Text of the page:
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Work The goddess Hathor welcomes Sethos I

Department of Egyptian Antiquities: The New Kingdom (circa 1550 to circa 1069 BC)

La déesse Hathor accueille Séthi Ier

© 2010 Musée du Louvre / Christian Décamps

Egyptian Antiquities
The New Kingdom (circa 1550 to circa 1069 BC)

Lili Aït-Kaci

This bas-relief comes from the tomb of Sethos I - the largest in the Valley of the Kings. The goddess Hathor is shown welcoming the king: she clasps his hand, and holds out her necklace as a symbol of her protection. Thebes was the capital of Egypt during the New Kingdom, and the goddess played an important role in the necropolis area, welcoming the dead and accompanying them into the afterlife. The traditional hieratic quality of Egyptian drawing is tempered by a certain softness here.

Lady of the West

This bas-relief, enhanced with a rich polychromy, was part of the decoration of the tomb of King Sethos I, carved into the cliffs in the Valley of the Kings, west of Thebes. The goddess Hathor, Lady of the West (the underworld), welcomes Sethos into her domain. She holds out her menat necklace as a symbol of her protection, and takes his hand. The rigorous symmetry of this face-to-face encounter is softened by the attitudes of the two figures. Hathor stands straight and still, whereas the king seems to be moving, leaning slightly toward her, his legs in a walking position. Both figures are named by the hieroglyphs inscribed on the upper part of the relief. Their functions and qualities are confirmed by specific attributes: on the goddess's wig are the horns of a cow (her sacred animal) and a solar disk (she is the daughter of Ra), while the royal uraeus cobra stands out in front of the king's forehead.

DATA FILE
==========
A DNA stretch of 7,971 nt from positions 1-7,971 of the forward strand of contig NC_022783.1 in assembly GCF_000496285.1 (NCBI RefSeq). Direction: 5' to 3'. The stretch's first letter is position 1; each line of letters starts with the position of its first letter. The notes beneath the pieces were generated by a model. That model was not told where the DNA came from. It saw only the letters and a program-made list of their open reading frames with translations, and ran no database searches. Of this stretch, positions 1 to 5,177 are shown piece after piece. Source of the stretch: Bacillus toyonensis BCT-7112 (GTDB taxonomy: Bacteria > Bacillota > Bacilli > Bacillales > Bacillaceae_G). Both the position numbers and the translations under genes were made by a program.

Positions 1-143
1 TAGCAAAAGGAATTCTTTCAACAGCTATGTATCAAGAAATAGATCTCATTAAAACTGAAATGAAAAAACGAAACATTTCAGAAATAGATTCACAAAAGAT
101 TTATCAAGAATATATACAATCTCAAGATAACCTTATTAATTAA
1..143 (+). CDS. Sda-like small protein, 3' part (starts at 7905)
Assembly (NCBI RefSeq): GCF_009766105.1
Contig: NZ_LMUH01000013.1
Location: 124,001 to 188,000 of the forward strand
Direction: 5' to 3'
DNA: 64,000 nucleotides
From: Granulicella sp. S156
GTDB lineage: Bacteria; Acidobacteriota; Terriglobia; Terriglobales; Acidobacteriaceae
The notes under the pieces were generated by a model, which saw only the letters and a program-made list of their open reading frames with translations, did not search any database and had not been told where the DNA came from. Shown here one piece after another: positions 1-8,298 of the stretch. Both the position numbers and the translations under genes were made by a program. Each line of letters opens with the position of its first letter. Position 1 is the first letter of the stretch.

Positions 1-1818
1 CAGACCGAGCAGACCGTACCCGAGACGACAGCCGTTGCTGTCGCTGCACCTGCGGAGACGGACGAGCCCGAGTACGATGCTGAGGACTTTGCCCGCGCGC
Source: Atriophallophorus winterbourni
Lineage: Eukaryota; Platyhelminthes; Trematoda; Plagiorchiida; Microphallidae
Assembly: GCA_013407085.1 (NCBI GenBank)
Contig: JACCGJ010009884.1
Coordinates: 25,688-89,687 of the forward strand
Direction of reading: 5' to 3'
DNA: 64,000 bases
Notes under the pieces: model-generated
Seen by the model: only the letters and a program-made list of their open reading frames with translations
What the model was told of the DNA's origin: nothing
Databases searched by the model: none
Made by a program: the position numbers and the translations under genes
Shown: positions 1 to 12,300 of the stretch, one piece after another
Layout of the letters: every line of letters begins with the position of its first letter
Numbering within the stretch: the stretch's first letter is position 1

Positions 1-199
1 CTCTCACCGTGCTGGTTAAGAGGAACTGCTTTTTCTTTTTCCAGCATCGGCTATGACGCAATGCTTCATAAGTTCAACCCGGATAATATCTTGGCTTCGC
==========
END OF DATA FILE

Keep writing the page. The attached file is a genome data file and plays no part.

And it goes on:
An echo of the Amarna style

This scene corresponds to the strict conventions of traditional drawing, yet there are traces of the Amarna style that prevailed fifty years before in the design of the hands, the flowing strands of the king's wig, and his sandal-clad feet (shown in "true profile").
The characters' finery reflects the refinement and elegance of the art from this period: Hathor's sophisticated headdress, the flow of her tunic, the lightness and transparency of the king's clothing. The jewelry has the colors of the precious materials from which it was made: gold, silver, lapis lazuli, turquoise, and carnelian.


During Champollion's expedition to Egypt with the Italian Rossellini, he removed this relief (which was already somewhat damaged) from the tomb of Sethos I, and brought it back to the Louvre. Unfortunately, his untimely death in 1832 prevented him from seeing it restored and exhibited in his Egyptian department at the Musée Charles X (link history of the Palais).


C. Barbotin, fiche Visite, Louvre, Dépt Antiquités égyptiennes, salle 27
Christiane Ziegler, Jean-Luc Bovot, L'Egypte ancienne, 2001, Réunion des musées nationaux, pp. 226, 227
G. Aandreu, M.-H. Rutschowscaya, C. Ziegler, L'Egypte ancienne au Louvre, 1997, Hachette, pp. 137-140, 253
Pierrat, L'Egypte au Louvre, 1998, Réunion des musées nationaux, p. 36
Collectif, Le monde de la Bible, 1992, n. 78, p. 19
Ridley, Chr. d'Eg., Lettre de Champollion au moment de la découpe du relief, 1991, t. 66, n. 131, pp. 23-30

Technical description

  • La déesse Hathor accueille Séthi Ier

    provient de la tombe du roi (Vallée des Rois)

  • calcaire peint

    H. : 2,26 m. ; L. : 1,05 m.

  • B 7

  • Egyptian Antiquities

    Sully wing
    1st floor
    The New Kingdom
    Room 641
    Vitrine 1

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